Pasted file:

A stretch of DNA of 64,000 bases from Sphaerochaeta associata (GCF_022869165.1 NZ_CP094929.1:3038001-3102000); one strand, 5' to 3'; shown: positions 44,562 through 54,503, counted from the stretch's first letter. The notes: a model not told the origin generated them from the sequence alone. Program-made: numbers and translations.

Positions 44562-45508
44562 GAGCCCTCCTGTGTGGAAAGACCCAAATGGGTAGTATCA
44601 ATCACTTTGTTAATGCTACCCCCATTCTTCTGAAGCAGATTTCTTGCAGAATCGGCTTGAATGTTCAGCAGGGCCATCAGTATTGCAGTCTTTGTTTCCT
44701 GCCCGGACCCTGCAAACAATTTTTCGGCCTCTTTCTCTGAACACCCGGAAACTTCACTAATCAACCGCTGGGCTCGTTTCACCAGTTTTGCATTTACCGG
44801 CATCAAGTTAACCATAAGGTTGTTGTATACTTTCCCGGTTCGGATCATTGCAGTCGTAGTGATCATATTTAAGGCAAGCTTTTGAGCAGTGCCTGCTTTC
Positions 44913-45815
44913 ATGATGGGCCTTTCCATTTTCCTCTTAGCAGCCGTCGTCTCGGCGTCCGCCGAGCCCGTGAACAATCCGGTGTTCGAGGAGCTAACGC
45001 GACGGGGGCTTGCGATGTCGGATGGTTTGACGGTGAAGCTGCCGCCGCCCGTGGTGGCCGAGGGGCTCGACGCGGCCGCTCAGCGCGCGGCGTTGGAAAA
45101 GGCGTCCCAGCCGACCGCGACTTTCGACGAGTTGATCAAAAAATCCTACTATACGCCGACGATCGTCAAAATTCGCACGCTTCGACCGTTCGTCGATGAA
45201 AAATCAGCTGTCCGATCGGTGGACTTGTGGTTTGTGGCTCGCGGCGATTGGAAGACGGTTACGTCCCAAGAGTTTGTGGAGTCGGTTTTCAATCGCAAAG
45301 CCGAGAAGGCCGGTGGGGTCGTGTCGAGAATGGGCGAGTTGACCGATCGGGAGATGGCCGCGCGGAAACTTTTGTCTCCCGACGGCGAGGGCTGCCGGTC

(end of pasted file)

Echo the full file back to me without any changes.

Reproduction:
A stretch of DNA of 64,000 bases from Sphaerochaeta associata (GCF_022869165.1 NZ_CP094929.1:3038001-3102000); one strand, 5' to 3'; shown: positions 44,562 through 54,503, counted from the stretch's first letter. The notes: a model not told the origin generated them from the sequence alone. Program-made: numbers and translations.

Positions 44562-45508
44562 GAGCCCTCCTGTGTGGAAAGACCCAAATGGGTAGTATCA
44601 ATCACTTTGTTAATGCTACCCCCATTCTTCTGAAGCAGATTTCTTGCAGAATCGGCTTGAATGTTCAGCAGGGCCATCAGTATTGCAGTCTTTGTTTCCT
44701 GCCCGGACCCTGCAAACAATTTTTCGGCCTCTTTCTCTGAACACCCGGAAACTTCACTAATCAACCGCTGGGCTCGTTTCACCAGTTTTGCATTTACCGG
44801 CATCAAGTTAACCATAAGGTTGTTGTATACTTTCCCGGTTCGGATCATTGCAGTCGTAGTGATCATATTTAAGGCAAGCTTTTGAGCAGTGCCTGCTTTC
Positions 44913-45815
44913 ATGATGGGCCTTTCCATTTTCCTCTTAGCAGCCGTCGTCTCGGCGTCCGCCGAGCCCGTGAACAATCCGGTGTTCGAGGAGCTAACGC
45001 GACGGGGGCTTGCGATGTCGGATGGTTTGACGGTGAAGCTGCCGCCGCCCGTGGTGGCCGAGGGGCTCGACGCGGCCGCTCAGCGCGCGGCGTTGGAAAA
45101 GGCGTCCCAGCCGACCGCGACTTTCGACGAGTTGATCAAAAAATCCTACTATACGCCGACGATCGTCAAAATTCGCACGCTTCGACCGTTCGTCGATGAA
45201 AAATCAGCTGTCCGATCGGTGGACTTGTGGTTTGTGGCTCGCGGCGATTGGAAGACGGTTACGTCCCAAGAGTTTGTGGAGTCGGTTTTCAATCGCAAAG
45301 CCGAGAAGGCCGGTGGGGTCGTGTCGAGAATGGGCGAGTTGACCGATCGGGAGATGGCCGCGCGGAAACTTTTGTCTCCCGACGGCGAGGGCTGCCGGTC